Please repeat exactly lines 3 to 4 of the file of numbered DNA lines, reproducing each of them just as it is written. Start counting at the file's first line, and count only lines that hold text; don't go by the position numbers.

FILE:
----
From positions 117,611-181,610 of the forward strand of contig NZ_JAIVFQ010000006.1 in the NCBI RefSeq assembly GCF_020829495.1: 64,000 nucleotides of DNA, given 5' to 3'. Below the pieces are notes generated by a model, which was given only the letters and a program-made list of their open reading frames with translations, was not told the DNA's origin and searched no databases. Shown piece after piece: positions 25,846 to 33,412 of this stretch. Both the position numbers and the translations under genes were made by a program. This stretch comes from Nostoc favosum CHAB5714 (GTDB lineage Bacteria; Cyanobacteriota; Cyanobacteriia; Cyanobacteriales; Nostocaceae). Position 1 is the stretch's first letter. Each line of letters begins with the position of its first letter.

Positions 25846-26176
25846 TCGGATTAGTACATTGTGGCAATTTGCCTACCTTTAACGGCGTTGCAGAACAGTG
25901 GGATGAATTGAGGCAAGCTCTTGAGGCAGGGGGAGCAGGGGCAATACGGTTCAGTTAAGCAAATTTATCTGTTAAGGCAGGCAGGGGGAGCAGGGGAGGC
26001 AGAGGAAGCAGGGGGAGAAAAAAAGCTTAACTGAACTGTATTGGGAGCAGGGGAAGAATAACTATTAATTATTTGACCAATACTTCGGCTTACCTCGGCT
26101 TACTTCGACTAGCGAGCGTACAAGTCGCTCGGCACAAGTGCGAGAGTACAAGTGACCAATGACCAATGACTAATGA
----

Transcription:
25846 TCGGATTAGTACATTGTGGCAATTTGCCTACCTTTAACGGCGTTGCAGAACAGTG
25901 GGATGAATTGAGGCAAGCTCTTGAGGCAGGGGGAGCAGGGGCAATACGGTTCAGTTAAGCAAATTTATCTGTTAAGGCAGGCAGGGGGAGCAGGGGAGGC